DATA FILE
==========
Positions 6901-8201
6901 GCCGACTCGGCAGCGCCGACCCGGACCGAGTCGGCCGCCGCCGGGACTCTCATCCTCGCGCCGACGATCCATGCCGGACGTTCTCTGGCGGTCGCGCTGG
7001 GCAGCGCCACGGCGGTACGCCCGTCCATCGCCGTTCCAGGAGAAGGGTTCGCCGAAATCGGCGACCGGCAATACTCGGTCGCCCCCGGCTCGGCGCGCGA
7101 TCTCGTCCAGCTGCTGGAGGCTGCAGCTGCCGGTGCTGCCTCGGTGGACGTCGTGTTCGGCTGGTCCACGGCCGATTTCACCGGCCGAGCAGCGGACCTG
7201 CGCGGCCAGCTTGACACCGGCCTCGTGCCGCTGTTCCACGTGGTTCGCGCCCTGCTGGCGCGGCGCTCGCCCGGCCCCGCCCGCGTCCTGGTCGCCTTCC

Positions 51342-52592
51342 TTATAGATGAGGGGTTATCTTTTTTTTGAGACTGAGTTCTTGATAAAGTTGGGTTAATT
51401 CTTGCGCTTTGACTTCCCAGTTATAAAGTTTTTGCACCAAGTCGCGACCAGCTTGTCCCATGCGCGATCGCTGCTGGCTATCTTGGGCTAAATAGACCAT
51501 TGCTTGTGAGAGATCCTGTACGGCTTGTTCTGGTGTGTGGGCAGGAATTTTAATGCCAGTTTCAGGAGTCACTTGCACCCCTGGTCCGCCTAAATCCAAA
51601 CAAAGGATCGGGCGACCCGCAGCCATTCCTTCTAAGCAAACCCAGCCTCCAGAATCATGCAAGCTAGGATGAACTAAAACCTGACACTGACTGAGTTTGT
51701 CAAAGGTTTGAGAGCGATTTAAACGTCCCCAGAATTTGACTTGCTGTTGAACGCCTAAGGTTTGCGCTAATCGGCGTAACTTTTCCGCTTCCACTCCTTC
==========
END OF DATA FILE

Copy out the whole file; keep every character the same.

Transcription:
Positions 6901-8201
6901 GCCGACTCGGCAGCGCCGACCCGGACCGAGTCGGCCGCCGCCGGGACTCTCATCCTCGCGCCGACGATCCATGCCGGACGTTCTCTGGCGGTCGCGCTGG
7001 GCAGCGCCACGGCGGTACGCCCGTCCATCGCCGTTCCAGGAGAAGGGTTCGCCGAAATCGGCGACCGGCAATACTCGGTCGCCCCCGGCTCGGCGCGCGA
7101 TCTCGTCCAGCTGCTGGAGGCTGCAGCTGCCGGTGCTGCCTCGGTGGACGTCGTGTTCGGCTGGTCCACGGCCGATTTCACCGGCCGAGCAGCGGACCTG
7201 CGCGGCCAGCTTGACACCGGCCTCGTGCCGCTGTTCCACGTGGTTCGCGCCCTGCTGGCGCGGCGCTCGCCCGGCCCCGCCCGCGTCCTGGTCGCCTTCC

Positions 51342-52592
51342 TTATAGATGAGGGGTTATCTTTTTTTTGAGACTGAGTTCTTGATAAAGTTGGGTTAATT
51401 CTTGCGCTTTGACTTCCCAGTTATAAAGTTTTTGCACCAAGTCGCGACCAGCTTGTCCCATGCGCGATCGCTGCTGGCTATCTTGGGCTAAATAGACCAT
51501 TGCTTGTGAGAGATCCTGTACGGCTTGTTCTGGTGTGTGGGCAGGAATTTTAATGCCAGTTTCAGGAGTCACTTGCACCCCTGGTCCGCCTAAATCCAAA
51601 CAAAGGATCGGGCGACCCGCAGCCATTCCTTCTAAGCAAACCCAGCCTCCAGAATCATGCAAGCTAGGATGAACTAAAACCTGACACTGACTGAGTTTGT
51701 CAAAGGTTTGAGAGCGATTTAAACGTCCCCAGAATTTGACTTGCTGTTGAACGCCTAAGGTTTGCGCTAATCGGCGTAACTTTTCCGCTTCCACTCCTTC